Wednesday, January 30, 2013

This Post Will Teach you Business English (and Maybe Make You More Money!)

Have you ever wondered how much a co-worker was earning? Would you like to be able to click a few buttons to find out? Some companies are now making it possible for employees to see what their co-workers are making. I can hear the office chats now ("Hey, Bill is making $200,000 a year? And he got a $25,000 bonus last year? Are you kidding?").

A Wall Street Journal article discusses this in an article entitled "Psst...This is What Your Co-worker is Paid." Let's read part of the article and then discuss the English idioms, expressions, and words of interest. Vocabulary we'll discuss is in blue.

Office workers have grown accustomed to knowing the intimate details of each other's lives—from a colleague's favorite cat video to a boss's vacation fiasco.
Now a small but growing number of private-sector firms are letting employees in on closely held company secrets: revealing details of company financials, staff performance reviews, even individual pay—and in doing so, walking a tightrope between information and TMI, or too much information.
The warts-and-all approach, most often found in startups, builds trust among workers and makes employees more aware of how their particular contribution affects the company as a whole, advocates say …
Little privacy remains in most offices, and as work becomes more collaborative, a move toward greater openness may be inevitable, even for larger firms. Companies "don't really have a choice," says Ed Lawler, director of the Center for Effective Organizations at the University of Southern California ...
But open management can be expensive and time consuming: If any worker's pay is out of line with his or her peers, the firm should be ready to even things up or explain why it's so, says Dr. Lawler. Management should also show employees how to read the company's financial and performance data, he adds.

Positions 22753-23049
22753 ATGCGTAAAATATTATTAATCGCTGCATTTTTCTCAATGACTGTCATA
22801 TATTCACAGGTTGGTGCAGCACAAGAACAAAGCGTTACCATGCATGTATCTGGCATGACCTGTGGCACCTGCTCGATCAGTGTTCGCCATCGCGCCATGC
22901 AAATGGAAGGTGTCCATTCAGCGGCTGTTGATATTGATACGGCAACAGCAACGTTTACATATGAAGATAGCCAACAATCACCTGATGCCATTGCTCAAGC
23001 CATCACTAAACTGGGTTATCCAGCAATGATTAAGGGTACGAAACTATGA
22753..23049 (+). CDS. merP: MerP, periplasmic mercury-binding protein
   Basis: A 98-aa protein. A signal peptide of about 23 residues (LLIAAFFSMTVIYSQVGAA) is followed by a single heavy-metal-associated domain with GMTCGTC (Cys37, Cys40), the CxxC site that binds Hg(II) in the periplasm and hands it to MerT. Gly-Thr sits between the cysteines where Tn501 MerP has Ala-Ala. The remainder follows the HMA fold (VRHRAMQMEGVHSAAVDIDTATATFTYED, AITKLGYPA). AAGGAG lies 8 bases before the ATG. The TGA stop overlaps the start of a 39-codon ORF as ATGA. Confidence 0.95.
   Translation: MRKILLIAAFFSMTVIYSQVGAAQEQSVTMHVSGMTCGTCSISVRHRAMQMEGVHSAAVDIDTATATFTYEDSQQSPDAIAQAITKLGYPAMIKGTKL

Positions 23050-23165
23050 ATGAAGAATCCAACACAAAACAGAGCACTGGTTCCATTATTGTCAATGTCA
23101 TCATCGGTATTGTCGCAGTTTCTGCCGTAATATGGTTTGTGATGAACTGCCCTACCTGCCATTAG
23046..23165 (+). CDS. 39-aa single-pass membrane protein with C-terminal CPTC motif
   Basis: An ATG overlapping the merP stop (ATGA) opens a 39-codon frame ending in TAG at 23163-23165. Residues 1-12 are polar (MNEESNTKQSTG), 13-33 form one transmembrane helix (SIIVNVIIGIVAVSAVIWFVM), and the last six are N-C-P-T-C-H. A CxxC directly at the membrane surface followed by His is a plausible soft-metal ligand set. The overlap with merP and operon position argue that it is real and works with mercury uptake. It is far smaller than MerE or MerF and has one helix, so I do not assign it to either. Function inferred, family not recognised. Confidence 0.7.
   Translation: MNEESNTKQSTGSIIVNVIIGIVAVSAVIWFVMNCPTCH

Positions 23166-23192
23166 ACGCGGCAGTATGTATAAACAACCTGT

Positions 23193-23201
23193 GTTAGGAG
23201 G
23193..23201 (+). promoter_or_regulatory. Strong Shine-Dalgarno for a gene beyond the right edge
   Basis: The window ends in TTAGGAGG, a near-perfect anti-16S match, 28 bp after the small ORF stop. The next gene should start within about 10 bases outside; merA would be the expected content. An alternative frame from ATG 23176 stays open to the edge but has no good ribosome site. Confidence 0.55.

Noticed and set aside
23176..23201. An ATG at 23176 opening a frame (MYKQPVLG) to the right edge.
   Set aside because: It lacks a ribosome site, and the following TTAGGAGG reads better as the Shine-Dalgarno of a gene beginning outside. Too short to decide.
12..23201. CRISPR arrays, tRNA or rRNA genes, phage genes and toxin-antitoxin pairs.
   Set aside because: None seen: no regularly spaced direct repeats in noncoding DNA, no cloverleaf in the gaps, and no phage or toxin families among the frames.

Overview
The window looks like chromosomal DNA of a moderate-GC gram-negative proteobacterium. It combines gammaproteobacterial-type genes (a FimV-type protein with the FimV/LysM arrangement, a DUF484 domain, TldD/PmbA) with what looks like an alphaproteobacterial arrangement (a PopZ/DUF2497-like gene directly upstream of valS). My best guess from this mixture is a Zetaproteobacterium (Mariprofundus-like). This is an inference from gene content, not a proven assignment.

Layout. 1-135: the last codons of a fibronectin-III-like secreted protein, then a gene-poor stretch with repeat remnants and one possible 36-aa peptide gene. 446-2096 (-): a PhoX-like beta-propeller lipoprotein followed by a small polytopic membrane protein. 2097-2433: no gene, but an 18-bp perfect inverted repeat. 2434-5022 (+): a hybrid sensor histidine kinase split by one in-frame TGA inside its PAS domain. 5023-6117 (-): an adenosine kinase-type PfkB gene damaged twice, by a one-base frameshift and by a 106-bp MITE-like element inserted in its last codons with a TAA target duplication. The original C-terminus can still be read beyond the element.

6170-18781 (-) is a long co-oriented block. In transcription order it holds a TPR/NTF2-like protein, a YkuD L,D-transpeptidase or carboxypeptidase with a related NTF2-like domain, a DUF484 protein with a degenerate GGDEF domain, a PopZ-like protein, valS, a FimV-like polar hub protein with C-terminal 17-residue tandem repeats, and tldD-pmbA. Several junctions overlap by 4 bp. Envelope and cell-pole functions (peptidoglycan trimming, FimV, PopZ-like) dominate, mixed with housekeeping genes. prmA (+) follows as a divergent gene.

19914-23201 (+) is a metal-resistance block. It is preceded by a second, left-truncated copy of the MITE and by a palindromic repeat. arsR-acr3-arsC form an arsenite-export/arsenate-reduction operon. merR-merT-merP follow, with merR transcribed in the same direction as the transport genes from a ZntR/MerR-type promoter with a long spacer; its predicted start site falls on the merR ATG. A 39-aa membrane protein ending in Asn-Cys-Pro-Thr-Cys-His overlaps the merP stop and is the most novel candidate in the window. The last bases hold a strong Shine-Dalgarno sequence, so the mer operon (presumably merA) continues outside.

And because workers can see information normally kept under wraps, they may weigh in on decisions, which can slow things down, company executives say.
Now let's review the vocabulary in this article:

walking a tightrope between - to deal carefully when in a sensitive situation, choosing between two things (often opposing things). "Tightrope" is a rope that acrobats cross in a circus, very carefully.

TMI - this is an acronym that stands for "too much information". It's used when someone is sharing too much personal information (also called "oversharing."). If your boss tells you the details of his date last night and later you are gossiping about him with a co-worker, you might say, "Greg was telling me all about his date with Lisa last night. She didn't leave his apartment until 3 a.m. TMI!"

warts-and-all - there are two definitions: 1) not trying to hide the bad things (this definition applies to this article; and 2) even with the problems or flaws ("I have some issues with my boss, but I love her, warts and all."). This is a very graphic expression because of the "warts" -- those are unattractive growths on one's body. If you love someone warts-and-all, you're able to ignore those unattractive growths.

out of line with - not consistent with; not at the same level as (Note: If your pay is "out of line" with your peers' pay, it's time to make an appointment with the boss!").

(to) keep under wraps - to keep secret. Example: We're going to give Susan a 20% pay increase next month, but let's keep that under wraps for now.

weigh in on - give one's opinion about. Example: Bill is making $200,000 a year. I'd like to weigh in on the decision regarding his salary increase for next year."

I hope you enjoyed this short Business English lesson. If you're looking for more Business English, please check out the book Speak Better Business English and Make More Money. You'll find over 400 useful Business English expressions in it. It's available for Kindle too!

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